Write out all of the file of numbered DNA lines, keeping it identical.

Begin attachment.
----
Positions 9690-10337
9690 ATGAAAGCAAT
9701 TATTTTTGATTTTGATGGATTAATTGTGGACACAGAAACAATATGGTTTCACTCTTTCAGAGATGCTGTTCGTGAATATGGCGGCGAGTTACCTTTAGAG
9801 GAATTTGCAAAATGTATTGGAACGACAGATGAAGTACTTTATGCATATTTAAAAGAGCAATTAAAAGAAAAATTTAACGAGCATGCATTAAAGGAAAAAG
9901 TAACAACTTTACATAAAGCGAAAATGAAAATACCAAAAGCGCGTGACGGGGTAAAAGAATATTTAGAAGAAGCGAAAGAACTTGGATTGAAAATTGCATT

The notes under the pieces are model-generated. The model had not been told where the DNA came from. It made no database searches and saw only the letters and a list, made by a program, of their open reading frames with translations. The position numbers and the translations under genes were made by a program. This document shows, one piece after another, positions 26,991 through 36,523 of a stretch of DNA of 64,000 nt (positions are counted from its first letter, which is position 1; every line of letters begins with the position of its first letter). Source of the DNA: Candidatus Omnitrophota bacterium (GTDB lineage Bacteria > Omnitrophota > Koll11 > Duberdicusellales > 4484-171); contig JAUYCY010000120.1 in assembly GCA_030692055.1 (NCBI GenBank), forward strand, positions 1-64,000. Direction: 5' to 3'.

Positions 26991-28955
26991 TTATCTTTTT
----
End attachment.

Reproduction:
Positions 9690-10337
9690 ATGAAAGCAAT
9701 TATTTTTGATTTTGATGGATTAATTGTGGACACAGAAACAATATGGTTTCACTCTTTCAGAGATGCTGTTCGTGAATATGGCGGCGAGTTACCTTTAGAG
9801 GAATTTGCAAAATGTATTGGAACGACAGATGAAGTACTTTATGCATATTTAAAAGAGCAATTAAAAGAAAAATTTAACGAGCATGCATTAAAGGAAAAAG
9901 TAACAACTTTACATAAAGCGAAAATGAAAATACCAAAAGCGCGTGACGGGGTAAAAGAATATTTAGAAGAAGCGAAAGAACTTGGATTGAAAATTGCATT

The notes under the pieces are model-generated. The model had not been told where the DNA came from. It made no database searches and saw only the letters and a list, made by a program, of their open reading frames with translations. The position numbers and the translations under genes were made by a program. This document shows, one piece after another, positions 26,991 through 36,523 of a stretch of DNA of 64,000 nt (positions are counted from its first letter, which is position 1; every line of letters begins with the position of its first letter). Source of the DNA: Candidatus Omnitrophota bacterium (GTDB lineage Bacteria > Omnitrophota > Koll11 > Duberdicusellales > 4484-171); contig JAUYCY010000120.1 in assembly GCA_030692055.1 (NCBI GenBank), forward strand, positions 1-64,000. Direction: 5' to 3'.

Positions 26991-28955
26991 TTATCTTTTT